Lets run the project and swipe the application by hand to see some settings. You can also hover over the left hand bottom of your application to open the same settings or use Windows + I.

Here you can see some standard settings that appear on the bottom of the sidebar. The Application information is also specified in the top of the side bar. And a special link which indicates the application capabilities.  Lets click on it to see which capabilities are there for me.

I have asked for Location, Proximity and Internet access, and hence it shows up in this list.  You can see there is one additional settings called Location listed as Off above the list.

Certain features needs explicit access by the user when the application request it. Location is taken as sensitive capability, and hence it will again ask the user to enable it when you first call it and the user has the option to block this too.

Now lets write some code to access the Location and see what happens to the application.

We add some basic XAML to the application which adds one TextBlock and one Button. So when the Button is clicked the Textblock updates the current location of the device.

Lets see how xaml looks like:

<UserControl x:Class="Metro1SimpleApp.MainPage"
    d:DesignHeight="768" d:DesignWidth="1366">

    <Grid x:Name="LayoutRoot" Background="#FF0C0C0C">
        <Grid.RowDefinitions >
            <RowDefinition Height="120" />
            <RowDefinition Height="*" />
            <ColumnDefinition Width="120"/>
            <ColumnDefinition Width="*"/>
        <StackPanel Orientation="Vertical"  Grid.Row="1" Grid.Column="1">
            <TextBlock x:Name="txtLocation" Text="Your Current Location is : "/>
            <Button Click="Button_Click" Content="Update Location" />


Here the code adds one TextBlock and a Button that acts just like regular controls. If you try to know from inside these controls are wrappers to WinRT controls.  Now the Button has a Click Handler defined and the UserControl also defines the Loaded event handler.

Now lets write code for those handlers :

private async void Button_Click(object sender, RoutedEventArgs e)
    await UpdateGeoLocationAsync();

private async void UserControl_Loaded(object sender, RoutedEventArgs e)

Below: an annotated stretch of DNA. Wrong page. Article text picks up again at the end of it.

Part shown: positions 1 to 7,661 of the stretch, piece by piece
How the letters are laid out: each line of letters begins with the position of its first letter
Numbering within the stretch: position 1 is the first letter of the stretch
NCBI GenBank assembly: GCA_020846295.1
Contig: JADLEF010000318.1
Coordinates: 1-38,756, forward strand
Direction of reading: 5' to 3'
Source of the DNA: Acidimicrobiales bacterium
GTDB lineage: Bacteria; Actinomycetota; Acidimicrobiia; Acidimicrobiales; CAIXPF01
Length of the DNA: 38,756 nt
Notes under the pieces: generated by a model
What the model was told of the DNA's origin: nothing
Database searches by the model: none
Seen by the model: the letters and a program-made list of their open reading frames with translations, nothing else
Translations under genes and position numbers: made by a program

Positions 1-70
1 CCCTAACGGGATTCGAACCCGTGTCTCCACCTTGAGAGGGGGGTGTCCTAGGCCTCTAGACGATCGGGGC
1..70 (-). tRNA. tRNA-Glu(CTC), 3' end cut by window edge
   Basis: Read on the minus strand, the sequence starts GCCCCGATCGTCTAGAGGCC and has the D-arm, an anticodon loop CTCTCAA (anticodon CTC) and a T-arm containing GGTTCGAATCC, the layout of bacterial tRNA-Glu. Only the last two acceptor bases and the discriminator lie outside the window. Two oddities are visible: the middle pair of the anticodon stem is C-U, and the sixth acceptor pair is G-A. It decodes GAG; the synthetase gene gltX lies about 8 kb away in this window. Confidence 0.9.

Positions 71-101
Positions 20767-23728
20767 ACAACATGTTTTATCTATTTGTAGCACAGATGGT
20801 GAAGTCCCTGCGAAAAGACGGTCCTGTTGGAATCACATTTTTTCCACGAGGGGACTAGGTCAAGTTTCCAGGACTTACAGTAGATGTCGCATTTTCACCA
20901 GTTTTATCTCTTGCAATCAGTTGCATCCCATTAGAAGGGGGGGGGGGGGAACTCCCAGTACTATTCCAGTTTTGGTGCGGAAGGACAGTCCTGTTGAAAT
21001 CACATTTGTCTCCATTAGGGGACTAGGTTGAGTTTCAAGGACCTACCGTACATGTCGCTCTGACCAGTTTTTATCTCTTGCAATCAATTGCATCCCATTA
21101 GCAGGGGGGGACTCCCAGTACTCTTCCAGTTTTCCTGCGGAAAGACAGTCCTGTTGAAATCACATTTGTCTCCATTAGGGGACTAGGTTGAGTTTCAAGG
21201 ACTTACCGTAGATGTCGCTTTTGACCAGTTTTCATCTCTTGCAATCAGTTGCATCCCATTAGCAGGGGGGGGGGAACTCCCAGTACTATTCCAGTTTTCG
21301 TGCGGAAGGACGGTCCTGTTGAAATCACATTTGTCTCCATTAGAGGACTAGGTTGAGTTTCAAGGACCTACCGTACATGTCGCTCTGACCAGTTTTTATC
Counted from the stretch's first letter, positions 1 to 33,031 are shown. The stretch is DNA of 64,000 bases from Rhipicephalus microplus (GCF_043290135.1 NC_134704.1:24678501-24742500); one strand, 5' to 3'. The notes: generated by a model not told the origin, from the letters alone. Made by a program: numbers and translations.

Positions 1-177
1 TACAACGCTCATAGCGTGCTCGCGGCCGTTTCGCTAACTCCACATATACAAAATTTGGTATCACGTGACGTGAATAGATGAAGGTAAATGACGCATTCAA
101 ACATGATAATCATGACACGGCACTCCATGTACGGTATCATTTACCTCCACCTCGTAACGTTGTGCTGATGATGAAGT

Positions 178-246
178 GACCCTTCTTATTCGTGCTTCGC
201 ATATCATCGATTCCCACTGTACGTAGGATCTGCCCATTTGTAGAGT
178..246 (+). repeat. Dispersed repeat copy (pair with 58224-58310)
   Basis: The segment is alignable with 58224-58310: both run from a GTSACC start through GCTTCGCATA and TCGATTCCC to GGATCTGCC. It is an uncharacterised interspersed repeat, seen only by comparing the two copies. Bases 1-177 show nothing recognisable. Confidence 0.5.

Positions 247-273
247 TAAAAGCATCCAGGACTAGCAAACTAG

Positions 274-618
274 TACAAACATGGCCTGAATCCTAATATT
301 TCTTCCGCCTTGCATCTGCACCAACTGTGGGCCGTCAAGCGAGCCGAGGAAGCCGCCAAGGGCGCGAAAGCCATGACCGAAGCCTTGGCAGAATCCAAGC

await UpdateGeoLocationAsync();

private async Task UpdateGeoLocationAsync()
    Geolocator location = new Geolocator();
    Geoposition position = await location.GetGeopositionAsync();

    this.txtLocation.Text = string.Format("Your current position is :({0}, {1} ", position.Coordinate.Latitude, position.Coordinate.Longitude);

Geolocator is an WinRT API that calls for a GeoPosition either by using satellite position (if appropriate sensor is found in the device) or using internet address of the IP. Now this is slow API and hence WinRT allows you to only invoke asynchoronous call to this api. We use the new async support here to call the API.

If you dont know about async, please read my article.

We add the contextual await to call from both the UserControl.Loaded and Button.Click event handlers.

When I run the application, it will first ask to unblock the Location API. I have already told you, the location API is taken as sensitive and hence you as an user for the application have the settings to block and unblock.  You will see something like below :

Thus it asks to turn on location service. If you allow then only the application can get Location data. Lets allow it, you will see the location is updated.

If you are moving, you can click on the Button on the application to update your location when needed.

Now after you unblock the location API for the first time, if you go to settings, you will see the Location capability is now enabled for you. You can turn on or off whenever you want.

To run on or off, you can drag the button to the right or left.

You can download the sample from here.

Even though for a developer coming from normal Windows application it may seem to you as weird to have such kind of security enabled for your application, but world is moving towards it and this will benefit the end user to have clear knowledge about what the application is capable of. Hence it adds up security to the whole system.


This is still very early stage of WinRT to talk about. There may be some amount of changes in final release of it. But yet it is good to learn about it. I hope you like my post. I will update with more posts on WinRT metro application in near future.

Thanks for reading.
Shout it Submit this story to DotNetKicks Bookmark and Share
Read Disclaimer Notice


Post a Comment

Please make sure that the question you ask is somehow related to the post you choose. Otherwise you post your general question in Forum section.

Author's new book

Abhishek authored one of the best selling book of .NET. It covers ASP.NET, WPF, Windows 8, Threading, Memory Management, Internals, Visual Studio, HTML5, JQuery and many more...
Grab it now !!!